This medium machine gun was used for all kinds of purposes, including light infantry, mounted, coaxial, aircraft, and anti-aircraft uses.
M1918 Browning Automatic Rifle
The M1918 Browning Automatic Rifle, better known as the BAR, was first introduced during the First World War, but it became a standard issue weapon for the US Army during the Second World War. This 30-06 caliber light machine gun was favored because it was portable but still incredibly effective, with a 1,500-yard effective range and a rate of fire of 600 RPM.
Thompson Submachine Gun and Ithaca M3A1 “Grease Gun”
The Thompson Submachine Gun, also known as the Tommy Gun, was developed as a trench gun during World War I but persisted into World War II. Like many American-manufactured guns, it was used primarily by the US armed forces, but also by other Allied troops.
However, at the end of 1944, the Ithaca M3A1 “Grease Gun” was introduced, just in time to finish out the war. The Grease Gun was developed to be lighter and cheaper to produce than the Tommy Gun while still firing the same .45 ACP rounds. On the other hand, it was also less accurate.
Semi-automatic weapons weren’t exactly common yet at the start of World War II, but that quickly changed after the introduction of the M1 Garand, the first standard-issue semi-automatic rifle. This rifle provided an important proof of concept for the semi-auto design since it was much faster than the bolt action designs used by Axis countries at the time.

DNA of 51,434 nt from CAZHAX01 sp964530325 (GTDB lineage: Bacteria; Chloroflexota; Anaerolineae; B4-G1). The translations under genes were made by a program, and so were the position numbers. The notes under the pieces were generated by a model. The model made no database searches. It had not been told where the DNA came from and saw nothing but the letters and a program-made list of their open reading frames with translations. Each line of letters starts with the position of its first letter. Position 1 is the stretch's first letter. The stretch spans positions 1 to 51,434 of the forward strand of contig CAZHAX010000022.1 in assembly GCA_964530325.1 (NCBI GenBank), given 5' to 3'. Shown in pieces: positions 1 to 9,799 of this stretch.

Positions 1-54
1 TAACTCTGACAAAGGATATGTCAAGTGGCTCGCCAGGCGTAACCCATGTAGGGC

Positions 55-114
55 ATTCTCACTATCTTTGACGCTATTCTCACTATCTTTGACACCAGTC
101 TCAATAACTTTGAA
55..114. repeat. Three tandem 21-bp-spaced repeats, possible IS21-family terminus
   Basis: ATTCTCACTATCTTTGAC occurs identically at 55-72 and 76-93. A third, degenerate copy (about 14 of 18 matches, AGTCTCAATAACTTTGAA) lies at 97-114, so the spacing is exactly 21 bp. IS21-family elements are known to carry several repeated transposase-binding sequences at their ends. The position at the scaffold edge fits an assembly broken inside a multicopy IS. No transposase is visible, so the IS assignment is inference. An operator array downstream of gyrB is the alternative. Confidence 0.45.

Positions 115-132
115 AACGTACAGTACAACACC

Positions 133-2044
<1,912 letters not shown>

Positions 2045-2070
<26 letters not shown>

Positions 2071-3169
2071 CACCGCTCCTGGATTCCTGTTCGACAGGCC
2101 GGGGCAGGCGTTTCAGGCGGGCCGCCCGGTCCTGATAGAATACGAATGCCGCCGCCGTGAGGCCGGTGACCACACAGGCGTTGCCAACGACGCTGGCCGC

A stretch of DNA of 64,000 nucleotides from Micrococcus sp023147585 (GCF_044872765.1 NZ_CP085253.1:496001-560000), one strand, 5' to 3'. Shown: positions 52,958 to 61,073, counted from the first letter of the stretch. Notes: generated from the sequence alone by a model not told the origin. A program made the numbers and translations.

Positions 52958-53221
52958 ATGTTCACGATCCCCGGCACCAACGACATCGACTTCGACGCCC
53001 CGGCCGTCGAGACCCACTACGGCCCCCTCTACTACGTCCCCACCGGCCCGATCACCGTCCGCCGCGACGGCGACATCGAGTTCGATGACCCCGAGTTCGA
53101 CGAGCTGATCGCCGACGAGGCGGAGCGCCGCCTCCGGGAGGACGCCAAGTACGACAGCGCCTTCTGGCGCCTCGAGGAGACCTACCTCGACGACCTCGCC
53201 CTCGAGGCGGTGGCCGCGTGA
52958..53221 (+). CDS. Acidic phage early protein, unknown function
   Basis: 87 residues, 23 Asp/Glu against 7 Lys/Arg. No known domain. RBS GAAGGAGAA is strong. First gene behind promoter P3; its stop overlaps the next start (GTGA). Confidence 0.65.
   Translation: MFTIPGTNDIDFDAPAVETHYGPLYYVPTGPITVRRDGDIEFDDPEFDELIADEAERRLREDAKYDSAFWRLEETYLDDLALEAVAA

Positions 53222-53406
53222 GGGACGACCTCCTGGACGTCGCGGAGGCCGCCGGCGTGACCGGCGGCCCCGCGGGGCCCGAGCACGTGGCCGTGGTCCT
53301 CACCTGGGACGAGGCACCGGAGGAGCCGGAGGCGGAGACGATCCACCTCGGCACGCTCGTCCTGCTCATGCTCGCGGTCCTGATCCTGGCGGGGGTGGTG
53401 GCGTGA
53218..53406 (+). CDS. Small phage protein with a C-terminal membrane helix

Also, it could be outfitted with a bayonet or M7 grenade launcher, which is extra fun. That grenade launcher would shoot the Mk2 Fragmentation Grenade, also called the frag grenade or, due to its rigid body, the pineapple grenade. The frag grenade was also used as a hand grenade, so stabilizing fins had to be attached for use with the M7.
Moving on from American rifles, we get to what was probably World War II’s most iconic pistol, the Colt M1911, AKA the Colt Government. Another Browning design, despite the name, the 1911 is one of his best-known and most enduring designs. The 1911 is still in military service, is a popular choice for pistol competitions, and is just an all-around darling among firearm enthusiasts to this day.
WW2 Soviet Weapons
The Mosin-Nagant was the Soviet Union’s standard-issue rifle and featured heavily on the Eastern Front. It’s also one of the most mass-produced firearms to ever exist.
In addition to its use as a standard service rifle, it was also a favored sniper rifle and was used by many of the Soviet’s most successful snipers, which also tended to be some of the war’s most successful snipers.
The Finnish version was even used by Simo Häyhä, considered the deadliest sniper in history. Though, since all his kills were Soviets, the Russian Army was probably less than thrilled about that.